- Is your boss constantly contacting you out of work hours? “The first thing to do is to make sure you’re interpreting your boss’s expectations correctly,” advises workplace expert Alison Green in her book Ask a Manager. She continues, “If you receive an email at night or on the weekend, there’s a very good chance that your boss doesn’t actually expect you to reply until the next business day. She might be working and sending you questions as they come up, but not expecting you to deal with them until you’re back at work, so the very first step here is to ask about that.” Take a moment to talk to your manager so you can understand her expectations.
- Do clients expect you to be available at all hours? The tip is here to think about how you’re “training” your clients to expect you to be “always on” - by responding instantly, the message you’re sending is that you are, in fact, available. If an email doesn’t need an urgent reply, leave it to breathe until you’re back in the office. As with the boss example above, most often your client doesn't expect an immediate reply anyway!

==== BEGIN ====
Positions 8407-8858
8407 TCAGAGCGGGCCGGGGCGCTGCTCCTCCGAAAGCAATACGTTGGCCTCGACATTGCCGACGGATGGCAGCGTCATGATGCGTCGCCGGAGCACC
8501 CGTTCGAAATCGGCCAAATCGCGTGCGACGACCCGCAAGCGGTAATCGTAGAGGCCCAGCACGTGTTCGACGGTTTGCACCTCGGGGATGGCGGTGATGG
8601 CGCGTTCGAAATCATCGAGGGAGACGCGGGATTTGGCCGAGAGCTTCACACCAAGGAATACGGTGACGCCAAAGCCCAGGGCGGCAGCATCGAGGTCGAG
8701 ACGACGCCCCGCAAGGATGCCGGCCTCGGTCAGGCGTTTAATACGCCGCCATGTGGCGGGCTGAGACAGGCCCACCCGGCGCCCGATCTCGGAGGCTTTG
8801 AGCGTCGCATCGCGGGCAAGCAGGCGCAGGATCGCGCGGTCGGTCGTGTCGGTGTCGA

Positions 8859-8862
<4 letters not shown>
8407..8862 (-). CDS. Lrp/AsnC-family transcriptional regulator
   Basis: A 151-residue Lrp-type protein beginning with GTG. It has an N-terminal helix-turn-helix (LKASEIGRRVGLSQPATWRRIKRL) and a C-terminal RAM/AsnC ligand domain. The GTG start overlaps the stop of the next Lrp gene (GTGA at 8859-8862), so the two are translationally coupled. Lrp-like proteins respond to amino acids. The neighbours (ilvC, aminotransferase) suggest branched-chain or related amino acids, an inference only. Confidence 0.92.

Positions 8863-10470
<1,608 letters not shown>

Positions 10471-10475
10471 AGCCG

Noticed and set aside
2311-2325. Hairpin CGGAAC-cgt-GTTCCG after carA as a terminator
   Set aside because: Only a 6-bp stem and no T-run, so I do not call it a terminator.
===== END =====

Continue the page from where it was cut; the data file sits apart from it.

- Do you actually know where your boundaries are? Do a boundary audit and assess where your personal boundaries are. This is based on your priorities and your life. Career Contessa advises that you pay attention to your feelings (feeling disgruntled or upset is a clear sign of a boundary violation). They say, “Any job worth having (in our humble opinion) recognizes that it is, first and foremost, a job. Aside from your work, you have your home life, your relationships, your passions, and your personal space to consider.”